Montgomery County and the state announced plans yesterday to create two business parks for science and technology companies, bringing the number of government-backed bioscience parks being considered in Maryland to at least five - including two in Baltimore.
Montgomery County is home to more than 200 of the state's roughly 300 biotechnology companies. The proposals come just as Baltimore begins planning parks to attract the same kinds of businesses.
Montgomery County Economic Development Director David W. Edgerley acknowledged yesterday that the new parks, modeled after the successful - and now full - Shady Grove Life Sciences Center in Rockville, could compete for tenants with Baltimore.
David S. Iannucci, secretary of the state's Department of Business and Economic Development, said Maryland has a responsibility to ensure Montgomery County's continued success in biotechnology.
"In no way should anyone see this as a region-against-region issue," Iannucci said. "No one complains in California about Berkeley and Stanford in the same area. ... No one should complain about Hopkins' [biotech development efforts] in Maryland and a strong Montgomery County technology park."
The state said yesterday that it has pledged $2 million to help create a 40-acre "science and technology center" on Montgomery College's Germantown campus.
Montgomery County simultaneously is planning a 115-acre park in Calverton.
In addition, Frederick County is evaluating the feasibility of a similar park for biotech and high-tech businesses near MedImmune Inc.'s manufacturing plant there.
Generally, such parks are located near research institutions where scientists are making discoveries that could lead to biotech products.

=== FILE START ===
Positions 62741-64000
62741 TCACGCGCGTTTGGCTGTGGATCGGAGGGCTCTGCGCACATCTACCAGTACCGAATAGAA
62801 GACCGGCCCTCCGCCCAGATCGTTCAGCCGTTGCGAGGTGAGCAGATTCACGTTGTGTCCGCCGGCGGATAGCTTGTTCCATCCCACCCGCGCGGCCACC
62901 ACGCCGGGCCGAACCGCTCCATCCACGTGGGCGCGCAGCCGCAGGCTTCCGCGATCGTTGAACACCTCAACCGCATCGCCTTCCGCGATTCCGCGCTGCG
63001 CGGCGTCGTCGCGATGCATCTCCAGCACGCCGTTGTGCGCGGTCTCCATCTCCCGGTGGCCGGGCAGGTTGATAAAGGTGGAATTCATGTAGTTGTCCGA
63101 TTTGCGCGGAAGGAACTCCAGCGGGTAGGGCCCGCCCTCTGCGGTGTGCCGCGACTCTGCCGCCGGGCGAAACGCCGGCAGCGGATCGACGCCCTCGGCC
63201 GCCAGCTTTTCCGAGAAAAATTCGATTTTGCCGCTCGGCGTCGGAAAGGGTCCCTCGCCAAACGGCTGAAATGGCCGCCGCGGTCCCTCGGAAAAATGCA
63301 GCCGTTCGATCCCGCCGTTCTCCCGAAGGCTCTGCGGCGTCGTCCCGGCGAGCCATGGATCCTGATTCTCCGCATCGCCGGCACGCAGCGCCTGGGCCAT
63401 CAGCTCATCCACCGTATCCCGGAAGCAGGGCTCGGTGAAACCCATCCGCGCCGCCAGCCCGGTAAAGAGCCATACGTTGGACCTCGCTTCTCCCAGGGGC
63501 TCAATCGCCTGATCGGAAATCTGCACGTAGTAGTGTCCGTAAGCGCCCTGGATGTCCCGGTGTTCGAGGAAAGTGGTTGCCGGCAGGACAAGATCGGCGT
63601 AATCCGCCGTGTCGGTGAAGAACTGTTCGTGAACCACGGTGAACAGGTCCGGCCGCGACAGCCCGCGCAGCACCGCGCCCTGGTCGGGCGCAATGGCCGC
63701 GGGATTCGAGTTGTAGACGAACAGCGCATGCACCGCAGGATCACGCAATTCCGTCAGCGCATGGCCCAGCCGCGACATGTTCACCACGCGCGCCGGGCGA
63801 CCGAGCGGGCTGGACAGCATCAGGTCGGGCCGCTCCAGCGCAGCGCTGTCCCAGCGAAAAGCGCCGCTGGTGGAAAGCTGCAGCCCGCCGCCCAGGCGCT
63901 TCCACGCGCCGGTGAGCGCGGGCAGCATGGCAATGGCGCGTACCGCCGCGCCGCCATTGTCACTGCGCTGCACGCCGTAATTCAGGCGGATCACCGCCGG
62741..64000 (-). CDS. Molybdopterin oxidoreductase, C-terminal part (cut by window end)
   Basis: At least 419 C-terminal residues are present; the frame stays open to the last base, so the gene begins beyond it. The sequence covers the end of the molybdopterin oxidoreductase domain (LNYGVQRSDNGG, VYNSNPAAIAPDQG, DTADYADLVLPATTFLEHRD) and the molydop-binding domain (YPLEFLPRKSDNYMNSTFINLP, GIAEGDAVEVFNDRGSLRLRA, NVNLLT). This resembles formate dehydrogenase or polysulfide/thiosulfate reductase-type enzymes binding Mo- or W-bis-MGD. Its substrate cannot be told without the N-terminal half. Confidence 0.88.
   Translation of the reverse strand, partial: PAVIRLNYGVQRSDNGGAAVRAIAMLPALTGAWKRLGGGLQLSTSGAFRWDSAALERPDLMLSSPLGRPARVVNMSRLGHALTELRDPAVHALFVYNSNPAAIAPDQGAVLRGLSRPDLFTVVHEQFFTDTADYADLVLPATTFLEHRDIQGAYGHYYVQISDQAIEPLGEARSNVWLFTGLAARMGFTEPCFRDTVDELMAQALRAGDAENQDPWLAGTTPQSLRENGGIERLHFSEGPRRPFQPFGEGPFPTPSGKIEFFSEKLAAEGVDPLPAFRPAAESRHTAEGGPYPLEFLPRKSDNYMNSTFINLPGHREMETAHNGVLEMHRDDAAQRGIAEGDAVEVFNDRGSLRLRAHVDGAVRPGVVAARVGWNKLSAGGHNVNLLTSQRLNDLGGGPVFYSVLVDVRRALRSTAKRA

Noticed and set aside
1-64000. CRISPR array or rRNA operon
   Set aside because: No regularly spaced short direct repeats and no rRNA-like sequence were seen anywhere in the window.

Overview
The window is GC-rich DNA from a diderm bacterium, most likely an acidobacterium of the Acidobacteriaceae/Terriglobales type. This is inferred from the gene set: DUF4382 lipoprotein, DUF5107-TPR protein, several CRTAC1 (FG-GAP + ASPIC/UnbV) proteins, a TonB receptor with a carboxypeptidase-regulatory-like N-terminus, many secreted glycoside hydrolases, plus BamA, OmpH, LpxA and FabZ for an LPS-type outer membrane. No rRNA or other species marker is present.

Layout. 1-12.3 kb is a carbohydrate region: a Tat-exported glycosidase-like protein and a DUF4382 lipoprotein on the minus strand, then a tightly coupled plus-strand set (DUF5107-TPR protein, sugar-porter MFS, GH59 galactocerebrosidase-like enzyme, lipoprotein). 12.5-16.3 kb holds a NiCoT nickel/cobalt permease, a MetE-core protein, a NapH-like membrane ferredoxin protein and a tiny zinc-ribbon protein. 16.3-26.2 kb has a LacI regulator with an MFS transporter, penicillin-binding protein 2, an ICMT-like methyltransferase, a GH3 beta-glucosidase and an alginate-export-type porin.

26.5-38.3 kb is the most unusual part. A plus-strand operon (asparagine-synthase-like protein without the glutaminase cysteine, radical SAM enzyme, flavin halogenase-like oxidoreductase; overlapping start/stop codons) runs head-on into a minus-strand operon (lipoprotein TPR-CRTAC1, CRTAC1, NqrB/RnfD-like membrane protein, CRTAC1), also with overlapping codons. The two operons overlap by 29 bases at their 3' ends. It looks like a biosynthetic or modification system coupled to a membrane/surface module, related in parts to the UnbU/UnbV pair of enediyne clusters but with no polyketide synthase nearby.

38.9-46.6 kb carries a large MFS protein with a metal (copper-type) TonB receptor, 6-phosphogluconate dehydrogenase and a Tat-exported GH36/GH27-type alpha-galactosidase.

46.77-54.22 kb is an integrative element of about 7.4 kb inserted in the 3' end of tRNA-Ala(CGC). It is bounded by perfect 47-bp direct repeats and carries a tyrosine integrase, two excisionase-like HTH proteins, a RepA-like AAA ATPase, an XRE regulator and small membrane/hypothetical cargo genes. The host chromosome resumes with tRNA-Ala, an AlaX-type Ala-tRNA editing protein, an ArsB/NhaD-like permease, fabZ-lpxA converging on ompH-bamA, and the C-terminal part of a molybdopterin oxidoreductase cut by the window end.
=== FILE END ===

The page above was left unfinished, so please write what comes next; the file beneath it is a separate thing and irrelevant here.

The state earlier committed $105,000 to evaluate the feasibility of a biotech park on 3 acres of vacant land west of the University of Maryland, Baltimore. The city also plans to develop an 80-acre biotech park north of the Johns Hopkins University medical campus in East Baltimore.
"I don't see it as competing," Laurie B. Schwartz, Baltimore's deputy mayor for economic and community development, said about the plans in Montgomery County. "It really strengthens the state's image as a leader in biotechnology."
Biotech businesses that locate in the east-side park are likely to do so because of some relationship to research at Hopkins, she said. Likewise, she said, businesses will be attracted to the west-side park if they have some relationship to research at the University of Maryland, Baltimore.
Montgomery County's 315-acre Shady Grove Life Sciences Center, which took 20 years to fill, boasts tenants from drug developer Human Genome Sciences Inc. to the Institute for Genomic Research, a DNA sequencer. The area has gained a national reputation as a center of genetic research.
The county hired Hammer Siler George Associates, a Silver Spring consulting firm, to evaluate at least 20 sites for potential development as Shady Grove filled up.
"We're pretty confident we're going to continue to grow," said Edgerley, the county's economic development director. "If you don't plant the seeds, they won't grow here or in Baltimore."
The state would acquire a stake in the Germantown site in exchange for its $2 million pledge to help acquire 20 acres, though details have yet to be worked out.
Montgomery County has pledged $4 million in cash to help acquire the 20 acres.
Hercules Pinkney, vice president and provost of Montgomery College's Germantown campus, said officials have a gentleman's agreement to purchase the undeveloped land but have yet to complete the deal.
The other site, nestled in a parcel south of Cherry Hill Road and Highway 29, belongs to the Washington Suburban Sanitary Commission. The commission intends to transfer ownership of the land to the county in exchange for a share of future proceeds from land leases, sales or other income generated by the site, the county said in a release.
The partnership has not been finalized, but Edgerley said it is far enough along that the county has put out requests for commercial development firms to develop the site.
More than 60 developers have responded.